The report states: “It is becoming increasingly clear, in Ireland and elsewhere, that flood insurance is not fit for the future as risk levels change.” It continues: “There is a danger that discussions about flood insurance turn to short-term, stop-gap efforts, rather than moving towards a more sustainable flood insurance approach. This has been seen with the UK’s Flood Re, which fails to incentivise homeowners and government to reduce risk.”
The report concludes: “It is therefore essential to outline the advantages that such a data platform could bring to different stakeholders, including those currently struggling to obtain flood insurance, local authorities, investors, insurers and those tasked with managing current and future flood risk. At the very least, this data platform would remove any excuses of not taking action due to a lack of data. Hiding behind controversies about data or claiming ignorance of the risks may appear attractive at the moment, but it is not a sustainable strategy for any stakeholder.”
Dr Swenja Surminski will be speaking at a public seminar at University College Cork on Tuesday 9 May. To register to attend or to arrange an interview with Dr Surminski please contact Victoria Druce on +44 (0) 20 7107 5865 or email@example.com
NOTES FOR EDITORS
- Dr Swenja Surminski will be giving a public seminar at University College Cork on Tuesday 9 May. This is a free event open to the public organized by UCC Climate Lab at the Environmental Research Institute, University College Cork. Journalists are invited to attend, please register attendance with Victoria Druce, on +44 (0) 20 7107 5865 or firstname.lastname@example.org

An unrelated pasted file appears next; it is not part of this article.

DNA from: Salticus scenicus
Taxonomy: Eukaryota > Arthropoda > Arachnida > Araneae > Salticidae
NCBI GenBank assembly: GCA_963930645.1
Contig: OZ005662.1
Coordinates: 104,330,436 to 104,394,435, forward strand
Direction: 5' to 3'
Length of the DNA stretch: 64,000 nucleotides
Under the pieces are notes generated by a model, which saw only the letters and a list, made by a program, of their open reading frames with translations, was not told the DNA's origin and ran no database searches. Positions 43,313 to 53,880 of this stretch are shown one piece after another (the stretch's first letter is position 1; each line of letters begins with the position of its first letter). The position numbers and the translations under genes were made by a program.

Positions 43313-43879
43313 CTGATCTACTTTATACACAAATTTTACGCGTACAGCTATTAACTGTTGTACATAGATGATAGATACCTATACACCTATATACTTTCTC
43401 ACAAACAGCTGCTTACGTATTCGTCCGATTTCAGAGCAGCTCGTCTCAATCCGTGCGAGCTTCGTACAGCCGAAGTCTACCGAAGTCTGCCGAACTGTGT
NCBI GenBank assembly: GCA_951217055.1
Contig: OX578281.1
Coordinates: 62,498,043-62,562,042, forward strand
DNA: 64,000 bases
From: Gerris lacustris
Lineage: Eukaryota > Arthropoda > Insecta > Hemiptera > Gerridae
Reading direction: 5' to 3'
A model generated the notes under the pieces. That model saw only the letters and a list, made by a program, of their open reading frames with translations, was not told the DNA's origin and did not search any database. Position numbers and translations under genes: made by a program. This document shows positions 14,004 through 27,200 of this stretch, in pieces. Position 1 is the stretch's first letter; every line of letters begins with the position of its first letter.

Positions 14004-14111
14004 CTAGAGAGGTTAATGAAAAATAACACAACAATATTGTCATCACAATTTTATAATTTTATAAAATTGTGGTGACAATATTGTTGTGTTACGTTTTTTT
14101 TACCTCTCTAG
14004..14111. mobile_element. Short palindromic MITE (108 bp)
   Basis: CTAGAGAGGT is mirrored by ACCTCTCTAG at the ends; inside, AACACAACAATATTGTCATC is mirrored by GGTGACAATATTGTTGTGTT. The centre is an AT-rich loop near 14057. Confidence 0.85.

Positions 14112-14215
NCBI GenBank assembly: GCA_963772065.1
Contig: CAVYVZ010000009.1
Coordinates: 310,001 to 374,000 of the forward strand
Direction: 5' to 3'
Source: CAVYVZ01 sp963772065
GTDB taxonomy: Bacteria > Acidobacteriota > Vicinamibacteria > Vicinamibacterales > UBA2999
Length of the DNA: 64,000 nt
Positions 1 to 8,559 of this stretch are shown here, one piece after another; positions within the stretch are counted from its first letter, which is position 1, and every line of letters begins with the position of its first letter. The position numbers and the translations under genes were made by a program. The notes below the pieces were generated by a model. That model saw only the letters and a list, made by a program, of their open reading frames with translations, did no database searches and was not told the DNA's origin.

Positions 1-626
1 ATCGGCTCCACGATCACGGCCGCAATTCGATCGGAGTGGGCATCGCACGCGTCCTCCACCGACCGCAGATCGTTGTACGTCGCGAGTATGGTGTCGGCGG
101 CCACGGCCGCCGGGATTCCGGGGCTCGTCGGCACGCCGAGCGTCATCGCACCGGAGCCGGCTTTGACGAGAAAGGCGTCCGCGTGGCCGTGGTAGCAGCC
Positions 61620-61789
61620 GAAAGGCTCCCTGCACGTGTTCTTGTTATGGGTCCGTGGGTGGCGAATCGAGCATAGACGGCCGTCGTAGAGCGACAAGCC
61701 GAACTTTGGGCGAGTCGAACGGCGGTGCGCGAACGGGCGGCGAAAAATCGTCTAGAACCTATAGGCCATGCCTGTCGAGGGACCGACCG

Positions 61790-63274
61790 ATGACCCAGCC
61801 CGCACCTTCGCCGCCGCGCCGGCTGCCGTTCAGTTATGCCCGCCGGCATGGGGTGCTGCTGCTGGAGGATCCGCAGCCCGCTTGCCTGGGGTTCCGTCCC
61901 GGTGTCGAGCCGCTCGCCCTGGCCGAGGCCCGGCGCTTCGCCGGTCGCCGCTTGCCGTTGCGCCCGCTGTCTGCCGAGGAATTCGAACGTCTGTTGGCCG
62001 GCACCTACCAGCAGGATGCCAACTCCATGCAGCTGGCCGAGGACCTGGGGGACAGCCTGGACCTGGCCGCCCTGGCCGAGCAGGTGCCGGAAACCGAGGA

- This paper is part of the Costing climate change impacts and adaptation in Ireland project (http://www.lse.ac.uk/GranthamInstitute/research/costing-climate-change-impacts-and-adaptation-in-ireland/ ).
University College Cork (UCC) and the Grantham Research Institute at the London School of Economics and Political Science (LSE) have been commissioned by Ireland’s Environmental Protection Agency (EPA) to develop a framework for costing the impact of flood risk on the Irish economy and assessing the options for managing it, with a specific focus on local businesses and the insurance industry. The framework will assist the EPA to prioritise adaptation measures. It will identify costs for specific sectors and assist with the identification of financing sources for flood risk management i.e. the share of public, private and mixed funding. There will be a particular focus on the role (current and future) of the insurance industry.
- The EPA’s current Research Programme 2014–2020 is built around three pillars -Sustainability, Climate and Water. More information about the EPA Research Programme can be found by visiting the EPA Website where you can sign up for the quarterly Research Newsletter. This provides news and updates about research calls, events and publications that are of relevance to researchers and other interested parties. You can also follow EPA Research on Twitter @eparesearchnews for the very latest information and developments about the Research Programme and its projects.
- The Grantham Research Institute on Climate Change and the Environment (http://www.lse.ac.uk/grantham) was launched at the London School of Economics and Political Science in October 2008. It is funded by The Grantham Foundation for the Protection of the Environment (http://www.granthamfoundation.org/).
- The Environmental Research Institute (http://eri.ucc.ie) at University College Cork is an internationally recognised Institute for environmental, marine and energy research dedicated to the understanding and protection of our natural environment and to developing innovative technologies, tools and services to facilitate a transformation to a low carbon and resource efficient society. The Institute brings together over 300 environmental researchers from across science, engineering, business and humanities to address complex environmental challenges in a multi-disciplinary approach.